Skip to main content

A Fun Way to Practice Free Motion Quilting

I’m back for Day 2 (or Day 4 for everyone else who started on time!) of the 31 Day Blog Challenge. Today I wanted to share a simple way to practice free motion quilting (fmq).

I really enjoy making bags! What quilter doesn’t need 273 bags to carry fabric, notions and other supplies to and from the quilt store, retreats and so on?! Bag patterns certainly range from simple to complex, but one commonality is that they are smaller (at least usually!) than a quilt top. Having a smaller project can make taking a spin at fmq - or even walking foot quilting- feel less daunting.

I tend to think that a quilt is much more precious to me overall than a bag. This feeling makes me nervous to try out fmq – I do not want to screw up all the hard work I did making the quilt top. But with a bag top, if something doesn’t quite go right, I’m okay with either the imperfection or even starting over if needed. This is why I like to practice my fmq skills with bags.

Typically, I will use batting and muslin to make my quilt sandwich with the exterior of the bag. The muslin is thinner than a regular quilt back, so it’s important to keep this difference in mind. I will pin (or spray-baste which is a technique still new to me) simply to practice this as well. Then, I have fun! I decide what type of quilting I want to do. Now, I also practice straight line quilting or quilting with my integrated walking foot. That is what I did with the bag image on this post. My goal was to make organic triangle shapes. I started in a straight line, stopping to pivot where needed and continuing on in a straight line again. I love the result and feel more confident with each bit of practice I get!

How do you practice your fmq or straight line quilting skills?

Comments

Popular posts from this blog

2020 Planning

I recently learned about Yvonne Fuch’s ( QuiltingJetGirl on Instagram !) #2020PlanningParty and I thought it was just the swift kick in the pants I needed to really think about my professional and personal quilting goals in 2020. Here are my thoughts leading into the new year. Professional Goals 1. Teach new quilters. The wheels have been set into motion for an opportunity to teach a quilting 101 class in my community in the spring. I’ve spent the last several months developing a beginner sampler pattern and I’ll be wrapping it up in a few weeks. Here’s hoping there are a few people interested in learning how to quilt! 2. Print four of my patterns. A few shops and guilds have asked me about printed patterns for their stores or for upcoming lecturers. Currently I only offer patterns as PDFs so I have a goal of getting a small batch of four specific patterns printed in 2020. 3. Release three new patterns. With some of my other professional and personal quilting goals in 2020, I’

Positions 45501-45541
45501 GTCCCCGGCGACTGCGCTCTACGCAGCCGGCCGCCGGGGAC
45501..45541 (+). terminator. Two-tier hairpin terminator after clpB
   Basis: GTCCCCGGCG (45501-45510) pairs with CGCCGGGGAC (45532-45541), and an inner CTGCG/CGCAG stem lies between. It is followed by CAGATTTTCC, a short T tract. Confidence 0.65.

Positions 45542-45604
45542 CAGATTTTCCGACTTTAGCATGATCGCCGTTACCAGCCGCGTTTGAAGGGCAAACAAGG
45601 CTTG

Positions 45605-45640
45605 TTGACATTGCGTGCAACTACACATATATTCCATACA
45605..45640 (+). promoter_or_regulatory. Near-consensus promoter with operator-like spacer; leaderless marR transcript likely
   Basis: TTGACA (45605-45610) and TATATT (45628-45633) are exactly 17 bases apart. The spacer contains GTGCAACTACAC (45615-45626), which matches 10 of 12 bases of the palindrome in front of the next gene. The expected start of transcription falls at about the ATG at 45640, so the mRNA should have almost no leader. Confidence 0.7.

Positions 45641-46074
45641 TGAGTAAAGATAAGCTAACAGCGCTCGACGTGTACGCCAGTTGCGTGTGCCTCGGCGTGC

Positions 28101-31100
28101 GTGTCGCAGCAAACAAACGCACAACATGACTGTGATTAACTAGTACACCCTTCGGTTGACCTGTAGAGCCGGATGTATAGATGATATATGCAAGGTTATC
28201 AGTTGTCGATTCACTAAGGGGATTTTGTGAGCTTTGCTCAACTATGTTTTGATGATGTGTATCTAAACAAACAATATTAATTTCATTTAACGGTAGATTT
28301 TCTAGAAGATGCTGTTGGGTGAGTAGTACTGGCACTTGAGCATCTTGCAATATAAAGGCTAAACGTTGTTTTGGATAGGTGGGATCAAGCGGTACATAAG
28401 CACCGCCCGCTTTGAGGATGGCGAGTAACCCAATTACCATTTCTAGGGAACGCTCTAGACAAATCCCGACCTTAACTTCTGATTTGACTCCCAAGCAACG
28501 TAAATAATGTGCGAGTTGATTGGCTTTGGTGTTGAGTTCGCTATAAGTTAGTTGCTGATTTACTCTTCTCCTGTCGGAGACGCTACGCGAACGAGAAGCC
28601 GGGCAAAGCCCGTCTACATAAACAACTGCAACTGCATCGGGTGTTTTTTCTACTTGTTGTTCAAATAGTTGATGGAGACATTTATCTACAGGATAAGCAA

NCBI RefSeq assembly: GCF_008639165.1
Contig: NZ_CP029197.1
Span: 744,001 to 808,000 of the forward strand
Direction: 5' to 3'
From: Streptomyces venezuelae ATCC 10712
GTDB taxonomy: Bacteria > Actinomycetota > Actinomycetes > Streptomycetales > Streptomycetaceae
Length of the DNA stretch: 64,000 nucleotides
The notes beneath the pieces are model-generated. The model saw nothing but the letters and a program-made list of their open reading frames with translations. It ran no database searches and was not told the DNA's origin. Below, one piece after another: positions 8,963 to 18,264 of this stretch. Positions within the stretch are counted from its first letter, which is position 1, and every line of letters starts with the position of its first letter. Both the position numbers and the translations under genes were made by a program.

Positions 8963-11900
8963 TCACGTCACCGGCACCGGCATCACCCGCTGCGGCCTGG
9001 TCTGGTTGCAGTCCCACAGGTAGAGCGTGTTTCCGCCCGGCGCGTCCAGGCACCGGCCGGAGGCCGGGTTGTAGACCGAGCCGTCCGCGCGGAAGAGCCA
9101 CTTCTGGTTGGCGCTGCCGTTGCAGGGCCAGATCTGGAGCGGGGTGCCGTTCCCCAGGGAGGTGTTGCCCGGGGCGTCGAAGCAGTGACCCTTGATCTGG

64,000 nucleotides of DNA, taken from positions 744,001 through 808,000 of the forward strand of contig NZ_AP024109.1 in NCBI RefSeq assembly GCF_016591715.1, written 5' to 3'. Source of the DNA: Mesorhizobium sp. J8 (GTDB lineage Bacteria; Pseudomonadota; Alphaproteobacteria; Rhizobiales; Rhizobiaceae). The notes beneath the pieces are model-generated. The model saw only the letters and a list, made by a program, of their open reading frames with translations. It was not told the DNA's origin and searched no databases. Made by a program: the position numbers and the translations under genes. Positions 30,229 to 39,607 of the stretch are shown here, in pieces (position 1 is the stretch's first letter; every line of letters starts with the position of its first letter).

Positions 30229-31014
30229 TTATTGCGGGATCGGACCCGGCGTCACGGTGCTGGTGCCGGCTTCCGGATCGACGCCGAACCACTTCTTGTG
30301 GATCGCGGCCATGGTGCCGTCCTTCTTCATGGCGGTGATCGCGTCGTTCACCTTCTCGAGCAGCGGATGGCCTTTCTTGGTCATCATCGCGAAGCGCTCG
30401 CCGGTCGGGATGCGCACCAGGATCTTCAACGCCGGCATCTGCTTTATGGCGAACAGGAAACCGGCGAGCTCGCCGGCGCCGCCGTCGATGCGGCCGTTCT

Quilt Project Tracking Document

Have you ever found yourself staring at a WIP not knowing where you left off? Have you ever started to fill out a quilt show form and realized you didn't have all the details needed? There are several missing details on quilts I've made that I sure wish I would have better tracked! A couple years ago, I started a quilt project tracking document to keep better record of my quilts. The document has basic information like project name, year started, pattern, fabric, status (cut, pieced, quilted, bound) and year finished. There's also a general notes field so I can add whatever detail I'd like to have down the road. It's been exciting to look back at the document and see what I've accomplished! I have a current projects tab and a completed projects tab so I have an accurate look at what I'm working on. I tend to work on 10-20 projects at a time, so it's easy to forget where I was or what else I need to work on without the document. Since I am a pattern w

Hera Marker - Quilt Notion Review

I have used a variety of marking pencils and chalks to mark my quilts but nothing compares, in my opinion, to the hera marker. What is a Hera Marker? A hera marker is a small piece of plastic with a curved tip used to make a crease in the fabric. I use the “Clover Hera Marker Slim” which is a slightly longer, slimmer version than the regular “Clover Hera Marker.” Honestly, I couldn’t tell you why I chose the slim version – all I remember is trying to find one online because I wanted to try it and this is what I ended up with. How Does it Work? To use the hera marker, line up the curved tip on the fabric and press down, like you're using a pencil, to create the lines or shapes you desire to quilt. I use my quilting rulers in order to achieve straight lines. The curved plastic creates a temporary crease in the fabric. I’ve used it on all shades of fabric, from light to dark, and have always been able to see the crease as I quilt on my machine. Also, there’s no harm if you deci